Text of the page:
lowbrowculture

collects stories and ideas from John Kelly

all your eggs in one basket

Poor Hosting365.

They suffered a massive power failure today which meant that a large number of their customers’ sites were unavailable for around four hours. Right now, their status blog entry detailing this problem (and how the repairs are coming along) has 159 comments.

Most of these comments are of the frustrated-yet-understanding variety. A worrying number of them are terrifyingly puffed-up with their own sense of self-importance. And far too many are threatening to move their operations to another hosting provider.

Having worked as a system/network administrator for a while, I know exactly what Ed and the guys at Hosting365 are going through, so I sympathise completely. I’ve had those awful days where the worst thing that could possibly happen actually happens and you’ve got angry customers demanding a full report on how the problem happened, what steps you will be taking to fix the problem and how you will prevent this happening in the future while you’re focusing all of your efforts on just restoring a basic level of service. Horrible days, to be sure, but they have their uses.

To those people who are thinking of moving away from Hosting365 I say: stop. If I was using Hosting365, I would not switch to Blacknight now precisely because Blacknight haven’t suffered from something like this – yet. Whereas, I’ll bet you €100 that, after today, Hosting365 will be putting all of their attention into their reliability, focusing how to make sure that something like this never happens again.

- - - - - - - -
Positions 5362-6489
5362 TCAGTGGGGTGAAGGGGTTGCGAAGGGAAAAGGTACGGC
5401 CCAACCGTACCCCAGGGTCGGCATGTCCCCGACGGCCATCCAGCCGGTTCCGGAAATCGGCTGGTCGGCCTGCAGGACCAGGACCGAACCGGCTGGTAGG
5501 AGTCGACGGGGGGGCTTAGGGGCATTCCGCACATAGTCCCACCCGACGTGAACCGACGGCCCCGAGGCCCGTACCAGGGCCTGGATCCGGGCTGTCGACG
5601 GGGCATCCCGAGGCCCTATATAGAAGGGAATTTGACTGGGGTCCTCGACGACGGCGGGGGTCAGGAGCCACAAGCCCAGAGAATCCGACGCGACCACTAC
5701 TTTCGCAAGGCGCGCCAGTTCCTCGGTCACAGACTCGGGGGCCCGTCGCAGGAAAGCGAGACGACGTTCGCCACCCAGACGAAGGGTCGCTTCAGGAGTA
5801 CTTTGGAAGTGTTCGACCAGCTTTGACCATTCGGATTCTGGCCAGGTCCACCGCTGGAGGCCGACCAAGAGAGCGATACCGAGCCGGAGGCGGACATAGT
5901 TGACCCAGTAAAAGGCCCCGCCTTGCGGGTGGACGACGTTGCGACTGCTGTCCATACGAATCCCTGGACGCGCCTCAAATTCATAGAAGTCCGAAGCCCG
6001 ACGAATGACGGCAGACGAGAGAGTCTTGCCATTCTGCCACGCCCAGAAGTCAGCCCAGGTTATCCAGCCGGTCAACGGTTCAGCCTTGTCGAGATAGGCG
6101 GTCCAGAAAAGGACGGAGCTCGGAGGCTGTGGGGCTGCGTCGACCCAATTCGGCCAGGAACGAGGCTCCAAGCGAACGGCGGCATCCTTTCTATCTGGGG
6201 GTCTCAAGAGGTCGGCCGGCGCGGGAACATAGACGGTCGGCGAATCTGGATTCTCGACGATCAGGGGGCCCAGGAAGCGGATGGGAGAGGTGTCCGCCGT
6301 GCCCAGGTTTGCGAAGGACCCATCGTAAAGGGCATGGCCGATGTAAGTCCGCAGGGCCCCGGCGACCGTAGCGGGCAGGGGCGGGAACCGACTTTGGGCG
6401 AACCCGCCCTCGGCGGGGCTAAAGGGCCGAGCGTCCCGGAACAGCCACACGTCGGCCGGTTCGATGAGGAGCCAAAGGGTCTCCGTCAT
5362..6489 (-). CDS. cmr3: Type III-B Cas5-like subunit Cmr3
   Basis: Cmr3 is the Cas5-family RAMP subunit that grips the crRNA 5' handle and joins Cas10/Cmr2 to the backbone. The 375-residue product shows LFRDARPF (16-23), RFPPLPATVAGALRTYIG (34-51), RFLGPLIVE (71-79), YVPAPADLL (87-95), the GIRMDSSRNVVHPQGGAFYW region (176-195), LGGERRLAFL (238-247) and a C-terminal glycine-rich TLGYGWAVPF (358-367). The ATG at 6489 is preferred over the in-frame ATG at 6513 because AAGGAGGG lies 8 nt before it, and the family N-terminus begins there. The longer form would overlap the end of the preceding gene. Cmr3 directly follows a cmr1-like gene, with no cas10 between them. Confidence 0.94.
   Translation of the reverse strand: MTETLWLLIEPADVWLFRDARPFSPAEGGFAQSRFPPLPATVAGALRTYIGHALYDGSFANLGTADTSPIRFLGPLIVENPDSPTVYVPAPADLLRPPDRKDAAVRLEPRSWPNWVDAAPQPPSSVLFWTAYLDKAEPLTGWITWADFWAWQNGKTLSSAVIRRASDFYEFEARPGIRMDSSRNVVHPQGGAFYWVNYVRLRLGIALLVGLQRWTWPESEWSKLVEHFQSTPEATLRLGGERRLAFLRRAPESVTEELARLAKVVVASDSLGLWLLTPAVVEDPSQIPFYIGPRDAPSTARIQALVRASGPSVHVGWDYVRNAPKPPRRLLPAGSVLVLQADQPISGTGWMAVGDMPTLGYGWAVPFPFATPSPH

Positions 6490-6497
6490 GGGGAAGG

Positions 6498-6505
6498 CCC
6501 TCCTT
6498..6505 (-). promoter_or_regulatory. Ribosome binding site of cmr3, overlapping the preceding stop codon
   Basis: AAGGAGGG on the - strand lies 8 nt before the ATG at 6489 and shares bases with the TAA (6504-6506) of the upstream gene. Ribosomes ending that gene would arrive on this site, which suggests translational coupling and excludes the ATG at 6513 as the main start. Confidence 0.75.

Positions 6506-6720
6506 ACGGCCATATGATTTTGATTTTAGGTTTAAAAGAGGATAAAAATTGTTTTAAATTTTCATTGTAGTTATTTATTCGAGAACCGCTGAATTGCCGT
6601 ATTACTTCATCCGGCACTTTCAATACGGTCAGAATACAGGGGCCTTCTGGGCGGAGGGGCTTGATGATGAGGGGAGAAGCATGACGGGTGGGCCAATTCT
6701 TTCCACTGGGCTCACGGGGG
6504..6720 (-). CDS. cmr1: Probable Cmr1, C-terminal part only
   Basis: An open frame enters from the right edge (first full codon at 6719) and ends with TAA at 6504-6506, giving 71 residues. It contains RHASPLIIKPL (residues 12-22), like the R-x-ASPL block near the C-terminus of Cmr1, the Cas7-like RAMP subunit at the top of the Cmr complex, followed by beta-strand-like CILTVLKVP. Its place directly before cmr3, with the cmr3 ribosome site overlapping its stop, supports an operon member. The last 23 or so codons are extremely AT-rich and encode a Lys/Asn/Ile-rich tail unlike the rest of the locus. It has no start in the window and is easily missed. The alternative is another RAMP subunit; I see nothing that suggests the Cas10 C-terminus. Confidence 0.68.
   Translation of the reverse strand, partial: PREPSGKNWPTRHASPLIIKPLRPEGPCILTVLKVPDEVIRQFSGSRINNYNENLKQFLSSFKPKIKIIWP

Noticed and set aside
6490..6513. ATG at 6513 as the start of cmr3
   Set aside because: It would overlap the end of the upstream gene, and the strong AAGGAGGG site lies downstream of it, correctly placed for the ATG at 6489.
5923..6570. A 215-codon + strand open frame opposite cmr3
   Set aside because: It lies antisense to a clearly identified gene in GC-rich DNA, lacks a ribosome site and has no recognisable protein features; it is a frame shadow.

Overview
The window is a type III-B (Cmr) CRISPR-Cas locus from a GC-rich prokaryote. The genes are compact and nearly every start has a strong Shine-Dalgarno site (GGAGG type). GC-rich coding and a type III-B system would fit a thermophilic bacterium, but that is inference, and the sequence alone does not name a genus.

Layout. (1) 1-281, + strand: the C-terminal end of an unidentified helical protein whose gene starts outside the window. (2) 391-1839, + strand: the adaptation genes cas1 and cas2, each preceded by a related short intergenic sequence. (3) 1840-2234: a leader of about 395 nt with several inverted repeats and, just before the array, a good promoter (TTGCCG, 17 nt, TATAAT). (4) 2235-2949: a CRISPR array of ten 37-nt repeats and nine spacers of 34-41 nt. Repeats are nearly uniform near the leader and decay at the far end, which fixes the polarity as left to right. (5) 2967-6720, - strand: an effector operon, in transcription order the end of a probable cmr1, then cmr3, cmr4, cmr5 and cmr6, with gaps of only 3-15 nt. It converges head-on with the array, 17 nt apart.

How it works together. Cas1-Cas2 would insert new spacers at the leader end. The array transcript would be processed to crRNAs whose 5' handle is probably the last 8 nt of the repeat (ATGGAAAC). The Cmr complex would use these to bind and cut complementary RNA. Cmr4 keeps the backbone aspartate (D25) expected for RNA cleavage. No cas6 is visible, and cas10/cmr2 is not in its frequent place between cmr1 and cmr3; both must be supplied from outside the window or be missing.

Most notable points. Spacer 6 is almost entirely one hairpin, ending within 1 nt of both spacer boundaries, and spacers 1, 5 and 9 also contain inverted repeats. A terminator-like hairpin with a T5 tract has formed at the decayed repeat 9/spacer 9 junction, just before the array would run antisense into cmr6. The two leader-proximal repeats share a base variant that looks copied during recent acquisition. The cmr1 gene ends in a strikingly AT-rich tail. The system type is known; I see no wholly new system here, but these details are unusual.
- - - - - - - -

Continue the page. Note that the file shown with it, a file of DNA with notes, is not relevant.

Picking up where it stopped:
And to those people that are complaining about their mission-critical services running on Hosting365, I say: well, I don’t know what to say without sounding rude. I’ll just say that if I was a reseller and it was my ass on the line, I’d make sure that my ass was covered. From a business perspective, a secondary server (from a different hosting company) is cheap as chips and worth its weight in gold when your primary server suffers from extended downtime.